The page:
Delta Works

Veerse Gatdam
Delta works

The Delta Works (Dutch: Deltawerken) is a series of construction projects in the southwest of the Netherlands to protect a large area of land around the Rhine-Meuse-Scheldt delta from the sea. The works consist of dams, sluices, locks, dykes, levees, and storm surge barriers. The aim of the dams, sluices, and storm surge barriers was to shorten the Dutch coastline, thus reducing the number of dikes that had to be raised.

Along with the Zuiderzee Works, Delta Works have been declared one of the Seven Wonders of the Modern World by the American Society of Civil Engineers.


The estuaries of the rivers Rhine, Meuse and Scheldt have been subject to flooding over the centuries. After building the Afsluitdijk, the Dutch started studying the damming of the Rhine-Meuse Delta. Plans were developed to shorten the coastline and turn the delta into a group of freshwater lakes. By shortening the coastline, fewer dikes would have to be reinforced.

Due to indecision and the Second World War, little action was taken. In 1950 two small estuary mouths, the Brielse Gat near Brielle and the Botlek near Vlaardingen were dammed. After the North Sea flood of 1953, a Delta Works Commission was installed to research the causes and develop measures to prevent such disasters in future. They revised some of the old plans and came up with the "Deltaplan".

The plan consisted of blocking the estuary mouths of the Oosterschelde, the Haringvliet and the Grevelingen. This reduced the length of the dikes exposed to the sea by 700 kilometres (430 mi). The mouths of the Nieuwe Waterweg and the Westerschelde were to remain open because of the important shipping routes to the ports of Rotterdam and Antwerp. The dikes along these waterways were to be heightened and strengthened. The works would be combined with road and waterway infrastructure to stimulate the economy of the province of Zeeland and improve the connection between the ports of Rotterdam and Antwerp.

Delta law and conceptual framework

An important part of this project was fundamental research to help solve the flooding problem. Instead of analysing past floods and building protection sufficient to deal with those, the Delta Works commission pioneered a conceptual framework to use as norm for investment in flood defences.

The framework is called the 'Delta norm'; it includes the following principles:

The most important "dike ring area" is the South Holland coast region. It is home to four million people, most of whom live below normal sea level. The loss of human life in a catastrophic flood here can be very large because there is typically little warning time with North Sea storms. Comprehensive evacuation is not a realistic option for the Holland coastal region.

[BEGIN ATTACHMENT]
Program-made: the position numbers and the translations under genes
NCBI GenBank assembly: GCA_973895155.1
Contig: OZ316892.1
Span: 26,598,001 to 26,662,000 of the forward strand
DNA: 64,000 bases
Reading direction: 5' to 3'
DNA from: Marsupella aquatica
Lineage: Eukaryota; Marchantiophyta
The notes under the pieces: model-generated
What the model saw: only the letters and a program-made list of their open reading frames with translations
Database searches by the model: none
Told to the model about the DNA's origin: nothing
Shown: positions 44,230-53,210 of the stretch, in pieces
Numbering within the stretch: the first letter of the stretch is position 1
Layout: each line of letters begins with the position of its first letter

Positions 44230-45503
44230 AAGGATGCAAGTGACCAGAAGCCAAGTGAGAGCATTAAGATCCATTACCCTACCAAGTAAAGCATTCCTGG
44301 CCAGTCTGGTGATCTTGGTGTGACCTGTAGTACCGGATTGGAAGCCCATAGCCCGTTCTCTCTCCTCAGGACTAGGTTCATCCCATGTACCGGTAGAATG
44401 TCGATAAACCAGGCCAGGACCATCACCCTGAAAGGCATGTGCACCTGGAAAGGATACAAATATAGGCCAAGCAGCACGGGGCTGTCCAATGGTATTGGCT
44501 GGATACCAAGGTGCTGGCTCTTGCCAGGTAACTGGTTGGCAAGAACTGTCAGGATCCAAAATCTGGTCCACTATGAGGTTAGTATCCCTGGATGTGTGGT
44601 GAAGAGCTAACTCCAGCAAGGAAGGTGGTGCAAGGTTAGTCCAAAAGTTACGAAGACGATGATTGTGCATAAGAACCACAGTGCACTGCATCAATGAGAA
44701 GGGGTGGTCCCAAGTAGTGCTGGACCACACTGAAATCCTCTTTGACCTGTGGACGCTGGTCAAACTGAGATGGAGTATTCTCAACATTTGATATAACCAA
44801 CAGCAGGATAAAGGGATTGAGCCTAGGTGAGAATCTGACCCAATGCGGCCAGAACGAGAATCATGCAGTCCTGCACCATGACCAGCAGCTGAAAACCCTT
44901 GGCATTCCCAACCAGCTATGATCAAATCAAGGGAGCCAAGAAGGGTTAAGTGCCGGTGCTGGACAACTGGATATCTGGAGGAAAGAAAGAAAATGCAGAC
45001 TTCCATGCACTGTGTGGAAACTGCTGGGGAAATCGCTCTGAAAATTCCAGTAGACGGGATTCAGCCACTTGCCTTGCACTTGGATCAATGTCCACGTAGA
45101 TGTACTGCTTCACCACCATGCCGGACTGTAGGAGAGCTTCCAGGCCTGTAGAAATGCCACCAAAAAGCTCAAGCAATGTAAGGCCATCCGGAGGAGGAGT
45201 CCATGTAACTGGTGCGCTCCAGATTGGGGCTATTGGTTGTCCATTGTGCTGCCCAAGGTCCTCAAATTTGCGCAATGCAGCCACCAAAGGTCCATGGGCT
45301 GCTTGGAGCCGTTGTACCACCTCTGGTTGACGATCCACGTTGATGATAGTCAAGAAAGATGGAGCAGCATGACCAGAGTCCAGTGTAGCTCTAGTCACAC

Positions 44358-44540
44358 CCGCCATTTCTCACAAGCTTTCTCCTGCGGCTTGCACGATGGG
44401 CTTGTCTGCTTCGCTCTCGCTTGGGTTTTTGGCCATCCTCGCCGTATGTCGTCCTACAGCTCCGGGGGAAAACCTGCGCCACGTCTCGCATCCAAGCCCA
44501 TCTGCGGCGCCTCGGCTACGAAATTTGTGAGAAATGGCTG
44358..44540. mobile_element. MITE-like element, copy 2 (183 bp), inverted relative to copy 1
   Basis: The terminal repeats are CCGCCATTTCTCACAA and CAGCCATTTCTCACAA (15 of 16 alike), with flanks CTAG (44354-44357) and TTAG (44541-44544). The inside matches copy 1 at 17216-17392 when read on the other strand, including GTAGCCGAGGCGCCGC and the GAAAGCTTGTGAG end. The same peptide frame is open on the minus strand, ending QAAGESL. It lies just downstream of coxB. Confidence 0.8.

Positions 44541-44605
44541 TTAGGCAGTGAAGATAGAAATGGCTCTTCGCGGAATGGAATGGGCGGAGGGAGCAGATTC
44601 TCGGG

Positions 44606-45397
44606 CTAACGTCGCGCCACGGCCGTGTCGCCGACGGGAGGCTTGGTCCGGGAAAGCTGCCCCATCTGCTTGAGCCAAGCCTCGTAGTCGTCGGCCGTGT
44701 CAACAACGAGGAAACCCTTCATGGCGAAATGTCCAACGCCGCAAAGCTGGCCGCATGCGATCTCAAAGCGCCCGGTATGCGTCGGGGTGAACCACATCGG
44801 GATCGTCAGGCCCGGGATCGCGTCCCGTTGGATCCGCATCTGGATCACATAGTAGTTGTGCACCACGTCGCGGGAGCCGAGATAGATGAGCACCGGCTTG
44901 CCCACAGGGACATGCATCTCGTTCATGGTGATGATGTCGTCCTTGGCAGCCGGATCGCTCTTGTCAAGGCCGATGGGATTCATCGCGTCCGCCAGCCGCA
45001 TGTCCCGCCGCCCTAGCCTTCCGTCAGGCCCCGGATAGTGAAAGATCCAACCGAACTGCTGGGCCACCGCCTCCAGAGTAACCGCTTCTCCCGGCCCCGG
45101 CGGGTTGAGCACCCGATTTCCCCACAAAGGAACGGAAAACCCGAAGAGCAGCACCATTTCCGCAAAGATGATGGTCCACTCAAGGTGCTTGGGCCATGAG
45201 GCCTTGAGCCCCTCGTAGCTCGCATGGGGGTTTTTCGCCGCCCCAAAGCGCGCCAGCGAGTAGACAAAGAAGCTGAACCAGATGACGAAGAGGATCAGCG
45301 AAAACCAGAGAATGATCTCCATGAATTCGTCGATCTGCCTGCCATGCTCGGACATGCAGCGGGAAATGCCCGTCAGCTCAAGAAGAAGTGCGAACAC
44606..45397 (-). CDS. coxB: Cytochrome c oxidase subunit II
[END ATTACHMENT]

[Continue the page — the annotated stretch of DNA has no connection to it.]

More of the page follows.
The commission initially set the acceptable risk for complete failure of every "dike ring" in the country at 1 in 125,000 years. But, it found that the cost of building to this level of protection could not be supported. It set "acceptable" risks by region as follows:

River flooding causes less damage than salt water flooding, which causes long-term damage to agricultural lands. Areas at risk from river flooding were assigned a higher acceptable risk. River flooding also has a longer warning time, producing a lower estimated death toll per event.

These acceptable risks were enshrined in the Delta Law. This required the government to keep risks of catastrophic flooding within these limits and to upgrade defences should new insights into risks require this. The limits have also been incorporated into the new Water Law, effective from 22 December 2009.

The Delta Project (of which the Delta Works are a part) has been designed with these guidelines in mind. All other primary defences have been upgraded to meet the norm.

New data elevating the risk assessment on expected sea level rise due to global warming has identified ten 'weak points.' These are currently being upgraded to meet the future demands. This work is expected to be completed in 2015. An upgrade to river flooding defences is underway, which is expected to be finished in 2017.

Alterations to the plan during the execution of the Works

During the execution of the works, changes were made in response to public pressure. In the Nieuwe Waterweg, the heightening and the associated widening of the dikes proved very difficult because of public opposition to the planned destruction of important historic buildings to achieve this. The plan was changed to the construction of a storm surge barrier (the Maeslantkering) and dikes were only partly built up.

Oosterscheldekering, the largest of thirteen Delta Works' dams and barriers.